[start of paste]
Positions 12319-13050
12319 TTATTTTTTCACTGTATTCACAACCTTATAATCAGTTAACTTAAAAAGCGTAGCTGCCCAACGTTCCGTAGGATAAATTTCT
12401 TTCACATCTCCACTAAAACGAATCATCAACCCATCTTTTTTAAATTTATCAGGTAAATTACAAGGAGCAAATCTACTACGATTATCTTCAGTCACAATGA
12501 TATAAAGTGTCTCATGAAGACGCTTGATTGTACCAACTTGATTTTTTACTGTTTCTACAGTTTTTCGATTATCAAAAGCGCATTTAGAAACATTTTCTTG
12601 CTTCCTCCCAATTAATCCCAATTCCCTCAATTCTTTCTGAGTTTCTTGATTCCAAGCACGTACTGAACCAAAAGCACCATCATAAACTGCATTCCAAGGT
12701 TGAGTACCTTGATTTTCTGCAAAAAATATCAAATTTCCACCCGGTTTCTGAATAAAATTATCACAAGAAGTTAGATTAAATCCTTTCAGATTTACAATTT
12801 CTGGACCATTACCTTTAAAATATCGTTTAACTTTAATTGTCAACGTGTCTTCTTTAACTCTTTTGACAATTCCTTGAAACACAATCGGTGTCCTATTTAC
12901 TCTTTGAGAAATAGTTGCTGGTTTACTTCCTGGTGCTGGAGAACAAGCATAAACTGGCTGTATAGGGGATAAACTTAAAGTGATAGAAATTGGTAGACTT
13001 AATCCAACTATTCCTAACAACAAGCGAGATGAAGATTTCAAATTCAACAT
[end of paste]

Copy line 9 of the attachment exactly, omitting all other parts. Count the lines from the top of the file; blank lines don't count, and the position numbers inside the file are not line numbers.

13001 AATCCAACTATTCCTAACAACAAGCGAGATGAAGATTTCAAATTCAACAT